SYSTEMATIC REVIEW article
Sec. Exercise Physiology
Volume 11 - 2020 | https://doi.org/10.3389/fphys.2020.00666
Does Acupuncture Benefit Delayed-Onset Muscle Soreness After Strenuous Exercise? A Systematic Review and Meta-Analysis
- 1Department of Gastroenterology, Wenzhou Central Hospital, Wenzhou, China
- 2School of Sports Science, Wenzhou Medical University, Wenzhou, China
- 3Sports Hospital Affiliated With Zhejiang College of Sports, Zhejiang College of Sports, Hangzhou, China
Purpose: This systematic review and meta-analysis was designed to evaluate the effects of acupuncture intervention on alleviating delayed onset of muscle soreness (DOMS) after intense exercise.
Method: Randomized controlled trials (RCTs) were searched from online databases including Medline (PubMed), Cochrane Library, Web of Science, Embase, PsycINFO, China Knowledge Resource Integrated Database (CNKI), and Wanfang (Chinese) up to April 2019. Data points were extracted from the eligible RCTs at the time points of 24, 48, and 72 h post strenuous exercise-induced DOMS. The outcomes of muscle soreness rating (MSR), creatine kinase (CK), and maximal isometric force (MIF) were pooled into the meta-analysis to assess the acupuncture intervention on DOMS.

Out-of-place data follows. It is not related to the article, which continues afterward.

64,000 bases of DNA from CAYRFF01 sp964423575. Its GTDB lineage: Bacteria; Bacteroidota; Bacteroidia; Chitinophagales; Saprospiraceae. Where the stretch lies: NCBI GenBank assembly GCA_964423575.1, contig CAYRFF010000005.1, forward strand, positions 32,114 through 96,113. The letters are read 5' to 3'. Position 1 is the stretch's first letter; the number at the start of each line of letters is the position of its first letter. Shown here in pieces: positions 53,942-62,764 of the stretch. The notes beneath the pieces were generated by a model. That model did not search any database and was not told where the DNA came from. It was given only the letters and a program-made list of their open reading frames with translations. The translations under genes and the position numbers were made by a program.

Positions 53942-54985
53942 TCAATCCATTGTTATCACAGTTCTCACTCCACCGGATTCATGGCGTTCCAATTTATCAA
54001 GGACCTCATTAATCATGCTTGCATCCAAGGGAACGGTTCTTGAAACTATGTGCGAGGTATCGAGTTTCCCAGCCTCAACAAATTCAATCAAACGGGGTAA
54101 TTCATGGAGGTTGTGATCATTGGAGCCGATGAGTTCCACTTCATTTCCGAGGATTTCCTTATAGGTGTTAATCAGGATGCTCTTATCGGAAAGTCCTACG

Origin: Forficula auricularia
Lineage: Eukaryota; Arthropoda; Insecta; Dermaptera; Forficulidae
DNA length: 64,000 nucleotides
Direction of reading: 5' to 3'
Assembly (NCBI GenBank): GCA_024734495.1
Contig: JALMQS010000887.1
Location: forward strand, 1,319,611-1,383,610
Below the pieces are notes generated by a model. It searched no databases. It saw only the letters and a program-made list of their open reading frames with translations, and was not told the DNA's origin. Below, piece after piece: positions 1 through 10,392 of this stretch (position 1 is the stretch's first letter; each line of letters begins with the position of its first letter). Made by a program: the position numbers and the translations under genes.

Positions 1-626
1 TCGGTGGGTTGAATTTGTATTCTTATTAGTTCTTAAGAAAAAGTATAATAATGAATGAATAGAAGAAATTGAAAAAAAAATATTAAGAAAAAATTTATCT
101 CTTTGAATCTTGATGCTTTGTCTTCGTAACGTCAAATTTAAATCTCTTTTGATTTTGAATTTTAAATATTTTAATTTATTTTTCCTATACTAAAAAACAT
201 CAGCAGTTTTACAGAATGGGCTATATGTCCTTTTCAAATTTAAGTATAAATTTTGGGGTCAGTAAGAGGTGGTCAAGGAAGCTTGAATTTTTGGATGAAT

Results: Six eligible RCTs were included in the meta-analysis, and the results showed that acupuncture intervention significantly decreased MSR [standardized mean difference (SMD) −0.49, 95%CI −0.73 to −0.24, P < 0.001, I2 = 34%] and the serum level of CK (SMD −0.91, 95%CI −1.27 to −0.56, P < 0.001, I2 = 30%), accompanied with the improvement of the muscle strength (MIF) (SMD 0.54, 95%CI 0.16 to 0.93, P = 0.006, I2 = 51%) after intense exercise. At the same time, the findings also revealed that acupuncture intervention had a long-lasting effect and tended to accumulate the effect size and that it had the most efficacy on alleviating DOMS at the time point of 72 h post exercise.